John Cantú: Lights, camera and a call to action
“Lights, Camera, Action” signals the start of another day busy day for filmmaker John Cantú who works as a trailer editor on some of the nation’s biggest films. Recently, however, John realized that the call for “Action” means something quite different for a person living with multiple sclerosis, such as his girlfriend’s brother, Chuy. For Chuy, he never anticipated getting up each morning with a positive attitude to face the challenges of a new day when he first began experiencing a series of unexplained symptoms in 2003.
The more John spoke with Chuy, the more he recognized that within the Hispanic/Latino communities there seemed to be a lack of understanding about MS, its diagnosis, prognosis and treatment. “It took five years before Chuy received a definitive diagnosis,” said John. “He was already using a wheelchair and had stopped working. He had also been mistakenly told that he had about five years to live.”
John had already worked with the Society through Toy Box Entertainment, so he knew that the Society had extensive programs aimed at providing information and assistance to the Hispanic/Latino communities. He decided to use his talents and expertise to raise awareness of MS directly among this important population.
So John conceived the idea of Better, an Internet video series, which brings the story of MS to life through the eyes of Lily, a folklorico (Mexican folk ballet) dancer. Lily takes the audience along on her journey as she finds a new way of realizing her dreams, which now include the reality of her MS, but without letting the MS define her. “There is a lot of inherent drama and conflict in a story about someone whose whole life is about movement and who then gets diagnosed with a disease that steals your ability to move,” observes John.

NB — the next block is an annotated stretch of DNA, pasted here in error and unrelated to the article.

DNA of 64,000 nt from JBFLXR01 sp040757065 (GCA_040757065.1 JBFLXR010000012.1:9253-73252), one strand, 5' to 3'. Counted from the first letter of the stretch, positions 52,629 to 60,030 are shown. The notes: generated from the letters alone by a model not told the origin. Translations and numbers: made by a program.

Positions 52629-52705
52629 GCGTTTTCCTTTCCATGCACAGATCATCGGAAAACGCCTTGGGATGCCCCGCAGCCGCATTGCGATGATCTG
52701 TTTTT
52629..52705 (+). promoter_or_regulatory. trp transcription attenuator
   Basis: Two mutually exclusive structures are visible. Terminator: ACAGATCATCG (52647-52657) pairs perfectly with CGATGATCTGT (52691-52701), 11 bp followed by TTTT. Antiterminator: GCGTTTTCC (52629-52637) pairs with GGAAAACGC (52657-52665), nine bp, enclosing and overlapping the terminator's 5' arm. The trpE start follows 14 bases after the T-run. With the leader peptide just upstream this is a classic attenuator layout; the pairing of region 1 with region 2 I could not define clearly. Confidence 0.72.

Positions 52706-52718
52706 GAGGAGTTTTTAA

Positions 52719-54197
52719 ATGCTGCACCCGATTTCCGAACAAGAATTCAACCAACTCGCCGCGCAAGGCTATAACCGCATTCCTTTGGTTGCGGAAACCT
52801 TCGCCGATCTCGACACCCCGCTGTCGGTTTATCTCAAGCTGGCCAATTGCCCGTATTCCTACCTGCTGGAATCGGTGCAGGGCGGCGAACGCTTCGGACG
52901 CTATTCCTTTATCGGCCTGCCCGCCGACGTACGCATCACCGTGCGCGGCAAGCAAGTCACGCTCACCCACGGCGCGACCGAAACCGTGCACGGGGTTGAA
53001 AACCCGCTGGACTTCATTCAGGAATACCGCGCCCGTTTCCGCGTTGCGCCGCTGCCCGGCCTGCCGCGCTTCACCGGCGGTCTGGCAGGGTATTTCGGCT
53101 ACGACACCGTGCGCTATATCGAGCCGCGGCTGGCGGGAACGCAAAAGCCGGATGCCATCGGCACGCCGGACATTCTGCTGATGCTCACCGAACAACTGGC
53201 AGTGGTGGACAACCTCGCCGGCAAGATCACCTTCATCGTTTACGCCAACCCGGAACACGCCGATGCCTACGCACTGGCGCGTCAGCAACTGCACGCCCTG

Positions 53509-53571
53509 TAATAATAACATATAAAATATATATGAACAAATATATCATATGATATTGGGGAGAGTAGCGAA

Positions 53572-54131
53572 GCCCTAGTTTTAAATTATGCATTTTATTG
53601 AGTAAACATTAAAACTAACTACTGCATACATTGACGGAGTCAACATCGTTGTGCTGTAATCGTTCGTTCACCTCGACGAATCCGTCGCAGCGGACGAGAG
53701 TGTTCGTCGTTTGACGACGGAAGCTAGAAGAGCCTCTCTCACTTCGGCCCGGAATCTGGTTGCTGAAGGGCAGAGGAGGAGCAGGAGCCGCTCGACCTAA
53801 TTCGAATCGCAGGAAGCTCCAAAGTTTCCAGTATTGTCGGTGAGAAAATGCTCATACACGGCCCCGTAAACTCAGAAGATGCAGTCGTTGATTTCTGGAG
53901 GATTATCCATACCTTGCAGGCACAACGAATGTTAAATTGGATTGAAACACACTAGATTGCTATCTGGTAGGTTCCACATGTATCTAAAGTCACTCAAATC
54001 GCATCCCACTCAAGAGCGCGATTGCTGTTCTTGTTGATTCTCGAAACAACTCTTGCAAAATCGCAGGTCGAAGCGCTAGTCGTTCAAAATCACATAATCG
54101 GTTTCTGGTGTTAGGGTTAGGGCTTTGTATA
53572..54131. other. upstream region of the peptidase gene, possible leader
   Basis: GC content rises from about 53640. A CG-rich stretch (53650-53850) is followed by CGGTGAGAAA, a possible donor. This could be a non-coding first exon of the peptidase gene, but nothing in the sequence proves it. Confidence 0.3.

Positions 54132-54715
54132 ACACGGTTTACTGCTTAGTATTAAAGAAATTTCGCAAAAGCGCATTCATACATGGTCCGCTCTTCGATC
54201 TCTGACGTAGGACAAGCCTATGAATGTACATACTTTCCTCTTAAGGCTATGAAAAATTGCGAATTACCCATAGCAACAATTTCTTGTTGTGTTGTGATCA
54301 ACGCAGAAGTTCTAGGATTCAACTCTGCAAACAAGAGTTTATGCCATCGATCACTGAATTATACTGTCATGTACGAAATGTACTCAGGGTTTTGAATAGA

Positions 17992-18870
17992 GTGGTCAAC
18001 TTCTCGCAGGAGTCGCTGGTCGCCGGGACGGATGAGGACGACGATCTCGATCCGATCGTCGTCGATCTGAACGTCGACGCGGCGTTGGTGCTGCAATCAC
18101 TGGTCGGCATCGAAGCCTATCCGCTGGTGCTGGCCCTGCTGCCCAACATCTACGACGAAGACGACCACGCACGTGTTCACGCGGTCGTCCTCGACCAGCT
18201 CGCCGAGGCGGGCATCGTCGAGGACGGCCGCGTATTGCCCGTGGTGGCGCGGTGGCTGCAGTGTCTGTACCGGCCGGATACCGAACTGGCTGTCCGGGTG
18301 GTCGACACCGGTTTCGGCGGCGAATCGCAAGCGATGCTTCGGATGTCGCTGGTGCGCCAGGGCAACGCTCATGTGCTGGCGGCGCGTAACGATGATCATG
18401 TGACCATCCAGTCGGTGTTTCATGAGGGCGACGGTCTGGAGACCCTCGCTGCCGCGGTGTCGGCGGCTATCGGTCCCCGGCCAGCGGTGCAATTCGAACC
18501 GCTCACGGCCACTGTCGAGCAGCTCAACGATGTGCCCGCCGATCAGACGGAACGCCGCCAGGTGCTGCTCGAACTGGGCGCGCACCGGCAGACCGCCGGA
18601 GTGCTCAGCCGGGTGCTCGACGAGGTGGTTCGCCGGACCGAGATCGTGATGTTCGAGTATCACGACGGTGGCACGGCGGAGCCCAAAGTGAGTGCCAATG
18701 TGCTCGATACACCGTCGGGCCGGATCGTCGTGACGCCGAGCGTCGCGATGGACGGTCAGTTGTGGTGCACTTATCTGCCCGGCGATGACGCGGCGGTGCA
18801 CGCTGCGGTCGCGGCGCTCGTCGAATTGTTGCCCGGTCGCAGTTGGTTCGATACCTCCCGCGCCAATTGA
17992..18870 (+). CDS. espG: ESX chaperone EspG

“I chose the folklorico setting for my MS film project because my girlfriend dances folklorico and it’s such a world of blazing color and vitality that you cannot help but be drawn into it,” says John. “Also, although I’m half-Mexican myself, I didn’t grow up immersed in the culture, so it was something I always wanted to explore.”
In developing Better, the actress playing Lily, Liliana Medina, spoke to a number of people living with MS to gain an understanding about how the illness affects movement and how it affects everyone differently. “The story itself draws on several people’s lives,” reports John, “and perhaps, surprisingly, some of the moments that you might find hardest to believe are the ones based on those actual experiences, such as getting arrested for appearing drunk.”
Betteris a not-for-profit project, produced to raise awareness of MS and to raise funds for the Society. Several Los Angeles–based dance and music groups donated their time and talents to the project. “Better has without question been the most challenging, creative experience of my life,” John says. “I want to share the message of Better with everyone to inform them that there is help and support out there and that you don’t have to go it alone.” View the Better series free.